The Untouchables might be considered a “gangster epic”, but it’s an entirely different vein from The Godfather.  Unlike The Godfather, The Untouchables isn’t interested in humanizing the gangsters into three-dimensional, multifaceted life.  The gangsters on-hand are caricaturish, with Capone himself and his chief assassin (Billy Drago) almost cartoonishly evil.  The Untouchables deals unabashedly in black-and-white rather than complex shades of gray.  It’s also a far less thematically rich film than The Godfather, but that’s not its aim.  The Untouchables isn’t aiming for a deep, complex character study, but a rousing crowd-pleasing cinematic adventure, and to that end it is eminently successful.  It’s a gangbusters (pun intended) crime adventure flick, with several tremendous action sequences, most prominently the raid at the Canadian border—given an old-fashioned Western vibe with the heroes charging in on horseback—and the climactic iconic train station shootout, which borrows a page from the Odessa Steps sequence from Sergei Eisenstein’s Battleship Potemkin, which slowly ratchets up the tension to Hitchcockian levels.  The film received deserved Oscar nominations for production design and costumes, with an admittedly romanticized 1930s Chicago (displayed most fully in a wide-panning shot of La Salle Street, lined on both sides with dozens of period automobiles and populated with crowds of costumed extras), and stylish visuals.  Capone’s scenes—which are few and far between—are filmed in rich, lush, glamorous colors, with an emphasis on red (for obvious thematic reasons), while scenes in Ness’ home life are simple and spartan, with muted hues.  In the infamous scene in which Capone bludgeons a minion to death with a baseball bat, the effect of red blood splattered on white tablecloth is both gruesome and visually striking.  The screenplay by David Mamet serves up plenty of juicy dialogue.  Unsurprisingly, Sean Connery gets the best bits, including this hard-boiled monologue: “They pull a knife, you pull a gun.  They send one of yours to the hospital, you send one of theirs to the morgue.  That‘s the Chicago way!”.  The movie might be unabashedly Hollywoodized and crowd-pleasing, but it doesn’t shy away from the world of danger Ness and company are stepping into.  There’s plenty of violence that doesn’t skimp on the blood, and there’s moments of tragedy when not all of the so-called “Untouchables” come through unscathed (there’s also a jarring opening bit that flies in the face of audience expectations about most movies not daring to dispatch a young child).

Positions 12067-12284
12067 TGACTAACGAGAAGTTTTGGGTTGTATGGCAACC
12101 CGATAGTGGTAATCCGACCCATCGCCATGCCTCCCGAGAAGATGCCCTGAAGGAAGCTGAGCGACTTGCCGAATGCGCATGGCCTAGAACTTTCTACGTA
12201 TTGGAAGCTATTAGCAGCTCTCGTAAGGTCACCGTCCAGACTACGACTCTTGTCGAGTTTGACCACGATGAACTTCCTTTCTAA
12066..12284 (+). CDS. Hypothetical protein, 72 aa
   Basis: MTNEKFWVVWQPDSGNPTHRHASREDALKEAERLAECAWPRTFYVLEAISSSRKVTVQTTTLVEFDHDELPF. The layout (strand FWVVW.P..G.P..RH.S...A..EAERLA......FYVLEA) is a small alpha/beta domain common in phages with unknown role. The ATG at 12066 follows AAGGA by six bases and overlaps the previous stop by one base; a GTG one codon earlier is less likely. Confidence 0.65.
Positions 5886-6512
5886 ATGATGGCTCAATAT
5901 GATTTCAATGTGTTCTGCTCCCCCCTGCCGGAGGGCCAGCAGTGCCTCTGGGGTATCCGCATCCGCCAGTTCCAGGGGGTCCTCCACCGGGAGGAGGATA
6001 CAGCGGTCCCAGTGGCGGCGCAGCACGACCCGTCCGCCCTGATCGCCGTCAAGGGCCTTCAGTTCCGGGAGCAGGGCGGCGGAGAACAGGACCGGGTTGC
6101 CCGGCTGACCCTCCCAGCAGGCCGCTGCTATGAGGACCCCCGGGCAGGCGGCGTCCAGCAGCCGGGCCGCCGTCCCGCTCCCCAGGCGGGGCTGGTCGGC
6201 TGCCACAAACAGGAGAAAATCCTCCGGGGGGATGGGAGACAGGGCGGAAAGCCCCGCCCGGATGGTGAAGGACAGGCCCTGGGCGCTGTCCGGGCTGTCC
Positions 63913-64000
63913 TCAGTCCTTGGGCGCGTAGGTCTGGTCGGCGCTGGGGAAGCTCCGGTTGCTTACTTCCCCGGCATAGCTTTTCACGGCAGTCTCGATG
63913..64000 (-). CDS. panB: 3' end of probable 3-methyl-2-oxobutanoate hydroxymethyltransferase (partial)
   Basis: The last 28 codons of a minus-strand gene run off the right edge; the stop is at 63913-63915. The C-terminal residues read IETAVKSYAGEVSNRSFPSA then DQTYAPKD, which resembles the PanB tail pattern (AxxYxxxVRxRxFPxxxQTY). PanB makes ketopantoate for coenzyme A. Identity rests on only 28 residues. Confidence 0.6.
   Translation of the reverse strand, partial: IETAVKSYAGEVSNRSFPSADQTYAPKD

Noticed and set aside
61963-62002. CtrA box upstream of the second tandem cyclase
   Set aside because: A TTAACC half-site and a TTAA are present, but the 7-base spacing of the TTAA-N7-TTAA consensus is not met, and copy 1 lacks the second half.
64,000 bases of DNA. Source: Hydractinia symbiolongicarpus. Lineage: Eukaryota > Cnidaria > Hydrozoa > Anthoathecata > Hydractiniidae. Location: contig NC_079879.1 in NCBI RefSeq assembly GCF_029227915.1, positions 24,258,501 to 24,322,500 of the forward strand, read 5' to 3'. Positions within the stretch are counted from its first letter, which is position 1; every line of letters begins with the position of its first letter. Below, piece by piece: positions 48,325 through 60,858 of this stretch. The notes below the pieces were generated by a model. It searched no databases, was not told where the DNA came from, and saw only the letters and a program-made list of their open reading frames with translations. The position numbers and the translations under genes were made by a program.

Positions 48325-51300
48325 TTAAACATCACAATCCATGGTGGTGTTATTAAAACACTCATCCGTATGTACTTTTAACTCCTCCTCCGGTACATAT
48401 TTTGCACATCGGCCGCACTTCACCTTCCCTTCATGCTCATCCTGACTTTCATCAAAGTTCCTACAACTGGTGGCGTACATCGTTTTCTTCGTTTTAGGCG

On the acting front, Kevin Costner has the lead, but one could argue he’s the least memorable character. Part of it might be that Ness has been whitewashed of any unsavory aspects into a morally stalwart paradigm of “untouchable” virtue that’s more influenced by the posthumously inflated pop culture depictions of Ness than the man himself, but while he’s not bad in the role, Costner doesn’t really add much to the proceedings and his glum blandness is even more so compared to some of his colorful co-stars, like Sean Connery at his very most “Sean Connery” and Robert De Niro’s scenery-munching. Connery’s portrayal of Malone is hands down the best thing about The Untouchables, at least in terms of acting, and in fact is some of the most rounded and dimensional acting Connery has ever done. He gets plenty of deliciously streetwise one-liners and dry wit, but also an underlying poignancy that imbues Malone with more depth than just a standard-issue Connery mentor.  The other Untouchables, Andy Garcia’s taciturn sharpshooter George Stone and low-profile character actor Charles Martin Smith’s bookish Oscar Wallace, stay more in the background, but each get their moment, when mousy accountant Wallace picks up a gun in the Canadian border ambush, and when Stone shows his prowess in the climactic train station shootout.  In keeping with the movie’s black-and-white tone, Robert De Niro goes all-out playing Capone as an over-the-top, larger-than-life, cartoonish villain who’d be at home squaring off with Dick Tracy or Batman. He swaggers around in flamboyant wardrobes, he rants and raves (“I want him dead, I want his family dead, I want his house burned to the ground!”), and in a memorably brutal scene, bashes one of his own underlings’ heads in with a baseball bat (actually, this is one of the movie’s more historically accurate moments).  There’s no subtlety or nuance here (nor is any intended) and there’s nothing three-dimensional about his portrayal, but it fits in with what De Palma is going for.  De Niro’s role is basically a glorified cameo, with few and far between scattered appearances, but he’s probably used in just about the right amount; his scenery-chewing gusto is entertaining, but too much of it might have started to get old.  Maybe even more bad-to-the-bone is Billy Drago as his chief hitman, who’s lip-smackingly loathsome enough to make us cheer when he gets his comeuppance.  This is a man’s movie; apart from Patricia Clarkson in a small token role as Ness’ blandly supportive wife, there’s nary a woman to be found beyond extras.